Harri Lauslahti, Head of Banking and Insurance, Digital Workforce explains why UK financial services are surging ahead with automation while their global counterparts lag behind.
Memories of the 2008 financial crash remain fresh for those still in the industry. We’re all familiar with the cause; an overheated housing market stoked by unscrupulous lending to borrowers who couldn’t afford to borrow and the re-selling of these loans through obscure financial instruments that burrowed their way through the global financial system.
Thankfully global catastrophe was averted, just. Perhaps what we’re not so familiar with is how the crash paved the way for a technological revolution in the banking and finance sector, with the industry embracing innovative solutions, such as Robotic Process Automation (RPA) to keep costs down and increase business efficiency. This was driven by the wave of legislation that swept through financial institutions as governments sought the bolster the shaky global banking system. Many banks decried the legislation saying it tied their operational hands with unnecessary paperwork which would impact on customers.
In some cases legislation was watered down but forward looking organisations began to cast around for solutions and RPA was one of them. It addressed a lot of concerns by automating critical business processes with the use of software ‘robots’ or as some like to say Artificial Intelligence (AI) workers. Some financial companies were quick to catch on realising that at its simplest software robots learning from prior decisions and data patterns to make informed decisions was the ideal tool for automating costly and time consuming manual processes.
UK leading the charge
Since the post-crash days RPA adoption has been steadily gaining ground to the point where one in four UK organisations have adopted it with more planning to follow suit. And somewhat surprisingly it’s the UK that is leading the way. A recent PwC survey,‘PwC Global Fintech Report 2019: UK financial services firms trailblazing on automation efforts’, revealed that 37 per cent of UK respondents have implemented RPA compared to 28 per cent globally. The rationale is straightforward; harnessing the technological advancements of RPA gives firms greater leverage to retain existing customers, poach new ones and steal a march on rivals.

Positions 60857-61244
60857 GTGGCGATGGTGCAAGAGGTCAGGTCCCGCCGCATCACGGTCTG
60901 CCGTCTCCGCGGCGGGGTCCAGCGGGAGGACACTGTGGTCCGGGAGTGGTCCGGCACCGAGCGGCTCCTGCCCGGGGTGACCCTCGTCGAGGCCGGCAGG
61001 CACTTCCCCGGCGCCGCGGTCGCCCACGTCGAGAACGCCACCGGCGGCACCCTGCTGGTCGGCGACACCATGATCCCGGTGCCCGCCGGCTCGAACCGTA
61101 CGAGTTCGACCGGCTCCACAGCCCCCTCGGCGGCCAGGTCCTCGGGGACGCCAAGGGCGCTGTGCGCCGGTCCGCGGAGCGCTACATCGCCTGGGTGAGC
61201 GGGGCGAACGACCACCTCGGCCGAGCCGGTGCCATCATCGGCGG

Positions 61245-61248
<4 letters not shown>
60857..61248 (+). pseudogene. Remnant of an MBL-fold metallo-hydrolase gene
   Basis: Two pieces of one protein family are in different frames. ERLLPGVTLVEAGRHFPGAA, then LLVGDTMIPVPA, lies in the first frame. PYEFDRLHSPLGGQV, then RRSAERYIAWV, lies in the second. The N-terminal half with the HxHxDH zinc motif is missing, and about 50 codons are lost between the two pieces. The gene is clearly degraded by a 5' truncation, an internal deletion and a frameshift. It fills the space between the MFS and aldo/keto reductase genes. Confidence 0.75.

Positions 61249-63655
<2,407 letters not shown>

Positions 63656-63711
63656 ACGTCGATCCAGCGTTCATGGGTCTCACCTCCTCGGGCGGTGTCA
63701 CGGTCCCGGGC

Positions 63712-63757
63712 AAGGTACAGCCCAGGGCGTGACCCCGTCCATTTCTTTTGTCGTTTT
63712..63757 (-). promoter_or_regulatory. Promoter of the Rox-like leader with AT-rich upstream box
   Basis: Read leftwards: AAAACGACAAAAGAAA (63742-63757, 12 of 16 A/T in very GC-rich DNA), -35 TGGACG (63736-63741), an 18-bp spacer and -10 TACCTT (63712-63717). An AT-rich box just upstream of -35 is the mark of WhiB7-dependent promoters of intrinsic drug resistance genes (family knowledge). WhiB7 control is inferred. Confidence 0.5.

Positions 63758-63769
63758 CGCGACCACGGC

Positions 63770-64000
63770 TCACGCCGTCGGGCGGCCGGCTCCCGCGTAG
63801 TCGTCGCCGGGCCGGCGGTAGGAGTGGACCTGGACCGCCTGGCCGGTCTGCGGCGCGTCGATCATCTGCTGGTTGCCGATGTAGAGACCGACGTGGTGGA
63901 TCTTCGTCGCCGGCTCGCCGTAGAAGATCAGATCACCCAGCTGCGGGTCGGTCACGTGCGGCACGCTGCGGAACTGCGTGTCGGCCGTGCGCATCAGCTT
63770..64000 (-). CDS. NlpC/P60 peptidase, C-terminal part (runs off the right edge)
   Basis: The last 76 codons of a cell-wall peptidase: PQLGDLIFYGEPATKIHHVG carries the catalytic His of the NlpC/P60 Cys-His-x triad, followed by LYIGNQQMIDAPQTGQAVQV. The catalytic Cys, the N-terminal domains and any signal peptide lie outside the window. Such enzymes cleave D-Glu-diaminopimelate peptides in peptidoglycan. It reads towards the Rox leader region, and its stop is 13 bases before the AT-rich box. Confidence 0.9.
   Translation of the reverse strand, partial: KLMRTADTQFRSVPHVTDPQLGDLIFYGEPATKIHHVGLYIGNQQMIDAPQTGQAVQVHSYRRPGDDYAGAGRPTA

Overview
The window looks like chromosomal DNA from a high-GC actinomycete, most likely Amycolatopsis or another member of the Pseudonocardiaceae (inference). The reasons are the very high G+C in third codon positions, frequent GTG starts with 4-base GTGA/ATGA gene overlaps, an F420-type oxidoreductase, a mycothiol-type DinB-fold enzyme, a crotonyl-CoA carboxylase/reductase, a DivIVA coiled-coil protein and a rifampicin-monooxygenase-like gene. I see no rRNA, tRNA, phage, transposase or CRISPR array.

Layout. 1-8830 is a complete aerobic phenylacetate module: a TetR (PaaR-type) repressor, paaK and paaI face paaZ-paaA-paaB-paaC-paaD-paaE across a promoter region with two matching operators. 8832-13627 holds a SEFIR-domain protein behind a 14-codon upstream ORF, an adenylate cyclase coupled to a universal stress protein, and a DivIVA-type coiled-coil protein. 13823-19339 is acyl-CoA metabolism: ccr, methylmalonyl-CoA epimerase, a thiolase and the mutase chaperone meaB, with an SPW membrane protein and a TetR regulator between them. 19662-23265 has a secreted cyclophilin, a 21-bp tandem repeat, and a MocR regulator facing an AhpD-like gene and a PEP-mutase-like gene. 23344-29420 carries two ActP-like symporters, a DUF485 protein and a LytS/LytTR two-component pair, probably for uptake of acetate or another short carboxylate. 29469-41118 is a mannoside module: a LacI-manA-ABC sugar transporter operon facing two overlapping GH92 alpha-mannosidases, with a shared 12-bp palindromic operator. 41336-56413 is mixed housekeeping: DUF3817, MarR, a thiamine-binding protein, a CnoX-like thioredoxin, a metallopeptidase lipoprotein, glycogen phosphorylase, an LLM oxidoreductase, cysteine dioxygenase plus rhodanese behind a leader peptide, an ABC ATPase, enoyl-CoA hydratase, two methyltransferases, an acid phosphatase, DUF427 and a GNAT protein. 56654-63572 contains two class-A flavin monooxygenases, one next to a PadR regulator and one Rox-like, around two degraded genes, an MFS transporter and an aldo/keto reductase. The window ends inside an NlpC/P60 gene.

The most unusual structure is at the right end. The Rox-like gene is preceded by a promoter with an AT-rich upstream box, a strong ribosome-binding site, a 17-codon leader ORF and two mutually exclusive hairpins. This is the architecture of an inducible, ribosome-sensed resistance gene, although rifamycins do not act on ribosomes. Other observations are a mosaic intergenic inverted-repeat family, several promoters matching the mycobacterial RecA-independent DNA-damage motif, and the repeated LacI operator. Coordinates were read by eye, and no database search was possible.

Banking and financial institutions deal with millions of customer documents and information collected from multiple sources. In just one simple example a credit card company validating customer information for a credit card needs to verify multiple documents. When carried out manually, this process can take days. It’s not only labour intensive but costly and can also have a negative impact on the customer experience. Financial organisations have a plethora of these manual, repetitive processes across many functions ranging from customer service to mortgage processing, deposits, fraud detection and many more.
And many of these processes are ripe for robot automation. For instance RPA can be introduced into the fields of risk and compliance, financial administration, sales, mutual funds and life insurance and contact centres. For instance if we look at risk and compliance the most valuable automations include Anti-Money Laundering screening, Know your Customer functions, authorities’ inquiries, payment transaction monitoring, the audit trail and compliance.
The sales process in branch operations is also another area ripe for RPA, especially on mobile devices. This is a winning move with customers. For instance, software robots can enable a faster response to customer requests, process online loan applications, complete pre-handling of mortgage applications and deliver fast credit applications. This can also include loan certificates, overdraft notifications, rescheduling of loan payments and month-end closing procedures.
Faced with this welter of manual processes and more effective technology options it’s hardly surprising that UK financial services in general is adopting RPA at a pace. For instance, increasing numbers of insurers use RPA in claims processing to speed things up and deliver greater customer satisfaction. In fact, in the insurance sector RPA is rapidly becoming the established modus operandi for claims processing.
Other firms in financial services are turning to RPA to reduce costs, provide better customer service and even make complex regulatory implementations work more efficiently. For instance there is certainly a gathering groundswell among shared services, finance, and operations teams at banking and capital markets.
Improving one-to-one customer interactions
One of the ‘hidden’ benefits of RPA that isn’t widely known is that it doesn’t require heavy lifting from IT teams, that is,traditional systems integration isn’t usually required. The software can simply be installed on an end user’s laptop, obviating the need for developer configuration, and it can be managed from a central server.
However, the larger question is with UK organisations leading the charge towards RPA adoption why aren’t their global counterparts following suit? The PwC survey provides a strong hint. It reveals that UK financial services rank personal one-to-one contact with customers highly as an objective to be achieved while personal digital contacts is the least important of their objectives.
This strongly suggests that RPA usage is designed to improve back-office processes in order to provide a better personal customer experience at the front office. In contrast their counterparts abroad rank personal human contact as 10 out of 11. In turn, this strongly indicates that they are yet to realise the true value of using RPA as an important technology that can galvanise and grow their customer base. They are truly missing out.
Global Banking & Finance Review
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